Indaka, Indaka Sutta, Indakā: 3 definitions


Indaka means something in Buddhism, Pali, Hinduism, Sanskrit. If you want to know the exact meaning, history, etymology or English translation of this term then check out the descriptions on this page. Add your comment or reference to a book if you want to contribute to this summary article.

In Buddhism

Theravada (major branch of Buddhism)

Source: Pali Kanon: Pali Proper Names

1. Indaka - A yakkha who lived in Indakuta, near Rajagaha. When the Buddha was staying at Indakuta, the yakkha questioned him as to how the soul finds its material counterpart. The Buddha, in reply, described how the embryo evolved into its final shape by the laws of physical growth and not by a souls fiat (S.i.206).

Buddhaghosa says (SA.i.231) that the yakkha was an animist (puggalavadin).

2. Indaka - A deva. He had been a youth who gave a spoonful of food to Anuruddha. In consequence he was born in Tavatimsa as a deva of great power and majesty. When the Buddha went to Tavatimsa to preach the Abhidhamma, in the assembly of the gods who gathered there, those of lesser powers had to yield place to their superiors. Thus Ankura (q.v.), who, at the start, was very near the Buddha, found himself twelve leagues away. But not so Indaka; the power of his merit was very great and no deva was mighty enough to displace him; he had been lucky in the recipient of his gift. Ankuras generosity, much more lavish than Indakas, had been bestowed on men who were not holy. Such was the explanation the Buddha gave in the assembly of the gods, on seeing the discrepancy between the positions of the two devas, Indaka surpassing the other in ten qualities. (Pv.pp.27f; PvA.136-8; DhA.iii.219-20; 80-1).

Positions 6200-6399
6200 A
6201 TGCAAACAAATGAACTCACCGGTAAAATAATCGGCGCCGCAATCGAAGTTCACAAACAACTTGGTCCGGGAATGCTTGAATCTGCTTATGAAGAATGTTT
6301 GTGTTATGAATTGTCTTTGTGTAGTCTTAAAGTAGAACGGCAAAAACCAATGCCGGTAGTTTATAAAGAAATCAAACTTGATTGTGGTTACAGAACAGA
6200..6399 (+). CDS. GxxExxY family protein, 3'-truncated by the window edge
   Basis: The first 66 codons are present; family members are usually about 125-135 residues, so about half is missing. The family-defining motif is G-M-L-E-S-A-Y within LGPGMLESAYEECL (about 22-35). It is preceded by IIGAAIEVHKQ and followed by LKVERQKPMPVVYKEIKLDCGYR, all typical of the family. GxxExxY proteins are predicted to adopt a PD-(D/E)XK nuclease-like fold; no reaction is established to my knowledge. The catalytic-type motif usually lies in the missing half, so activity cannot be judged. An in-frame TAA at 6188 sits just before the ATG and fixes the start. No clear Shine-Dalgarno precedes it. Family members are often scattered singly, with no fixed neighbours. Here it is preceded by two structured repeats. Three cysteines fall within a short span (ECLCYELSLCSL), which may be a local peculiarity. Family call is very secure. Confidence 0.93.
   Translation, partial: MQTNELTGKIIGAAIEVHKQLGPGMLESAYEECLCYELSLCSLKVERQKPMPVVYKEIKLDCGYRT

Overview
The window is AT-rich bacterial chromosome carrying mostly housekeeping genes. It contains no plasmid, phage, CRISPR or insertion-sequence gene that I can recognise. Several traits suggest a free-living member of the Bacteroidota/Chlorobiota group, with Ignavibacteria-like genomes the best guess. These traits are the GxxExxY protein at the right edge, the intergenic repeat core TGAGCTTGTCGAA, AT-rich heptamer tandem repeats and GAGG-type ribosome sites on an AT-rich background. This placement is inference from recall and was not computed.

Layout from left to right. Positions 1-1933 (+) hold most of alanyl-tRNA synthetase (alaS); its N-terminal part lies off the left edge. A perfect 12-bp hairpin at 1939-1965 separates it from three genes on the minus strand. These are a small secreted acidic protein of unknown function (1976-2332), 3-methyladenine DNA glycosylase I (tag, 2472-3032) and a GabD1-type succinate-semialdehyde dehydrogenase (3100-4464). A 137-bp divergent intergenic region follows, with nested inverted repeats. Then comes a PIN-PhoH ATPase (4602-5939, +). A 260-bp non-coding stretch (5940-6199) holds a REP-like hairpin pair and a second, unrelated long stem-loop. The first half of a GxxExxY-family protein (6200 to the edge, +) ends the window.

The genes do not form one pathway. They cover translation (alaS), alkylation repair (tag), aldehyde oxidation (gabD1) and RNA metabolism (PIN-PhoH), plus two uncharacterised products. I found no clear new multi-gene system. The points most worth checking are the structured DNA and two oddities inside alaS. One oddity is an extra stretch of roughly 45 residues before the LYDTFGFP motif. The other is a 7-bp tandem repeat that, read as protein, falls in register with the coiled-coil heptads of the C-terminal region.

In one place, in the Petavatthu (p.28, v.69), Indaka is called a yakkha, but the Commentary (p.139) says it means deva putta. He is, therefore, different from Indaka (1).

Indaka Sutta - Contains the question asked by Indaka and the Buddhas reply. (S.i.206).

context information

Theravāda is a major branch of Buddhism having the the Pali canon (tipitaka) as their canonical literature, which includes the vinaya-pitaka (monastic rules), the sutta-pitaka (Buddhist sermons) and the abhidhamma-pitaka (philosophy and psychology).

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Languages of India and abroad

Pali-English dictionary

Source: Sutta: The Pali Text Society's Pali-English Dictionary

Indaka, (dimin. fr. inda) — 1. Np. (see Dict. of names), e.g. at Pv. II, 957; PvA. 136 sq.—2. (-°) see inda2. (Page 121)

Pali book cover
context information

Pali is the language of the Tipiṭaka, which is the sacred canon of Theravāda Buddhism and contains much of the Buddha’s speech. Closeley related to Sanskrit, both languages are used interchangeably between religions.

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Sanskrit-English dictionary

Source: DDSA: The practical Sanskrit-English dictionary

Indakā (इन्दका).—A king of star remaining overhead in the मृगशीर्ष-नक्षत्र (mṛgaśīrṣa-nakṣatra).

context information

Sanskrit, also spelled संस्कृतम् (saṃskṛtam), is an ancient language of India commonly seen as the grandmother of the Indo-European language family. Closely allied with Prakrit and Pali, Sanskrit is more exhaustive in both grammar and terms and has the most extensive collection of literature in the world, greatly surpassing its sister-languages Greek and Latin.

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